Since our last edition
What rules and restrictions are changing in each state? For a continually updated article, click here.
- Alabama (Republican trifecta): Individuals age 65 and older and certain frontline essential workers (including corrections officers and grocery store staff) are eligible to receive vaccinations starting Feb. 8. Previously, appointments were limited to individuals age 75 and older.
- California (Democratic trifecta): In a Feb. 5 ruling, the U.S. Supreme Court held 6-3 that the state’s ban on religious services in purple-tier counties (with the strictest mitigation rules) was unconstitutional. Justices Elena Kagan, Stephen Breyer, and Sonia Sotomayor dissented. In response to the ruling, Gov. Gavin Newsom (D) announced indoor worship services are allowed at 25% capacity in purple tier counties on Feb. 6.
- Colorado (Democratic trifecta):
- Individuals age 65 and older and school staff are eligible to be vaccinated starting Feb. 8. Previously, only people age 70 and older were eligible.
- Gov. Jared Polis (D) also announced the state started using a new framework for standardizing restrictions by county, called Dial 2.0, on Feb. 6. The framework has six color levels for counties that are based on cases-per-capita, positivity rates, and the effect of the virus on hospitals. The new system also uses data from the last week. Previously, the state used data from the last two weeks in determining county dial levels. For more information on Dial 2.0 and to see dial levels for each county, click here.
- Indiana (Republican trifecta): New quarantine rules for schools take effect Feb. 8. The new rules allow teachers and students exposed to someone with the virus to forgo a 14-day quarantine if they were at least three feet apart and wore a face covering.
- Iowa (Republican trifecta): On Friday, Feb. 5, Gov. Kim Reynolds (R) issued an order easing coronavirus restrictions. The order lifts the statewide mask mandate and limits on indoor and outdoor gatherings. The order encourages people 65 and older to limit activities outside the home.
- Louisiana (divided government): Individuals age 65 and older are eligible for the vaccine starting Feb. 8. Previously, appointments were limited to individuals age 70 and older.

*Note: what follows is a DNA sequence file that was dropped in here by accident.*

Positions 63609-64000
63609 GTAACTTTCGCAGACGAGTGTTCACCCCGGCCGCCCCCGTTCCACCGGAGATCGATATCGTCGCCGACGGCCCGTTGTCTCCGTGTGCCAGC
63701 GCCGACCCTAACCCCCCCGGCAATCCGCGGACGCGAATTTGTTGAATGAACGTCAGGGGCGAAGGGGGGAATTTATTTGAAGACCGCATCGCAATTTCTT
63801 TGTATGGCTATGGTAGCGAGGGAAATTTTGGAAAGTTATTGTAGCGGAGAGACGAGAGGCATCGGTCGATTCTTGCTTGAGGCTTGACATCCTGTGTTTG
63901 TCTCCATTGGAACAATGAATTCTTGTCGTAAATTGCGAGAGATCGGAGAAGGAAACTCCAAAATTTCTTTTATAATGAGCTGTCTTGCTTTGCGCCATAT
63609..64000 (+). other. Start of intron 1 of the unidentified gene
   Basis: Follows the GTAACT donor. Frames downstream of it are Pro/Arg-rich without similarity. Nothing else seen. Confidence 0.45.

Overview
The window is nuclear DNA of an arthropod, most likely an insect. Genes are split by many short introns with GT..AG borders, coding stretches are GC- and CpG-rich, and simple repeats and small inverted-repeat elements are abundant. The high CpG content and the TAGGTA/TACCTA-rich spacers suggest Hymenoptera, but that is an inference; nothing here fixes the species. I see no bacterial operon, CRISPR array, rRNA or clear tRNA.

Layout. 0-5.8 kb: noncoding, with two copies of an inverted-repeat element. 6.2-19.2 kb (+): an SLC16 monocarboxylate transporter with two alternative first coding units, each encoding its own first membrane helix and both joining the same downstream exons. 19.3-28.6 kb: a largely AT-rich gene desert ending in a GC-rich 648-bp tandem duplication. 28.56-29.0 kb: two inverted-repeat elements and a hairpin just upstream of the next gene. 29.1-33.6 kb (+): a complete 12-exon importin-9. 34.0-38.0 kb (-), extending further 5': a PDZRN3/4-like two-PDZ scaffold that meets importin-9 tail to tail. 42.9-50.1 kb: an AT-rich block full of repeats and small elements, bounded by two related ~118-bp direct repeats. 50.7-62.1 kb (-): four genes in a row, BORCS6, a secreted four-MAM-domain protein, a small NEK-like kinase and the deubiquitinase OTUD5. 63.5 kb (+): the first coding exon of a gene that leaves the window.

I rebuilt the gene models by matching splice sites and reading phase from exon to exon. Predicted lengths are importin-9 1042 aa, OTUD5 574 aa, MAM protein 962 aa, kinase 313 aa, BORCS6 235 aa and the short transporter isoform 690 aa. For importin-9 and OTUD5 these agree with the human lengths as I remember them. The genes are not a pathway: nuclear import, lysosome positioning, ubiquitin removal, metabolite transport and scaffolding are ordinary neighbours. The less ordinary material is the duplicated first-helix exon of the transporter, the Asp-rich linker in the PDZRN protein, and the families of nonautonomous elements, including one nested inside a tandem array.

- Massachusetts (divided government): The state is easing some coronavirus restrictions beginning Monday, Feb. 8. The capacity limits placed on businesses like bars and gyms are increasing from 25% to 40%.
- Michigan (divided government): On Thursday, Feb. 4, Gov. Gretchen Whitmer (D) announced she is easing restrictions on high school indoor contact sports beginning Monday, Feb. 8. The order specifies that masks must be worn during play. If students do not wear masks, they must undergo regular COVID-19 testing.
- New Mexico (Democratic trifecta): Gov. Michelle Lujan Grisham (D) extended the state’s coronavirus emergency order through March 5.
- Ohio (Republican trifecta): On Feb. 8, vaccine eligibility is expanding to people 65 and older. Previously, only people age 70 and older were eligible.
- Oregon (Democratic trifecta): Individuals age 80 and older are eligible for the vaccine starting Feb. 8. Previously, vaccines were only available for school staff and individuals in Phase 1A.
- Rhode Island (Democratic trifecta): Gov. Gina Raimondo (D) signed an executive order loosening coronavirus restrictions. Catered events (including wedding receptions) are limited to 30 people indoors or 50 outdoors. Restaurants can seat up to eight people from two households at an indoor table. Offices can reopen at 33% capacity.
- South Carolina (Republican trifecta):
- South Dakota (Republican trifecta): People age 75 and older are eligible for vaccination starting Feb. 8. Previously, Phase 1D only allowed people age 80 and over to receive a vaccine.
- Vermont (divided government): On Friday, Feb. 5, Agency of Natural Resources Secretary Julie Moore announced that school and youth sports leagues and games can resume Feb. 12 with restrictions. Teams will be limited to two games a week, and parents will not be allowed to attend.
- Virginia (Democratic trifecta): On Friday, Feb. 5, Gov. Ralph Northam (D) requested that schools provide in-person learning options for students by March 15. Northam said schools could look to the Virginia Department of Health and the Virginia Department of Education’s updated reopening guidance released on Jan. 15 as they prepare to return students to the classroom. Although the request is not a mandate, Northam said he expected schools to comply.
- Wisconsin (divided government): On Monday, Feb. 8, Gov. Tony Evers (D) announced the state was partnering with AMI Expeditionary Healthcare, an international healthcare organization, to open several community vaccination sites. The first will open Feb. 16 in Rock County. Evers did not say when or where subsequent sites will be opened but said the state was planning to open between six and 10 sites.
In this section, we feature examples of other federal, state, and local government activity, private industry responses, and lawsuits related to the pandemic.
- Congressman Ron Wright (R-Texas) died Feb. 7 due to complications from the coronavirus. He tested positive for the virus on Jan. 21. Wright was the first member of Congress to die of complications related to COVID-19.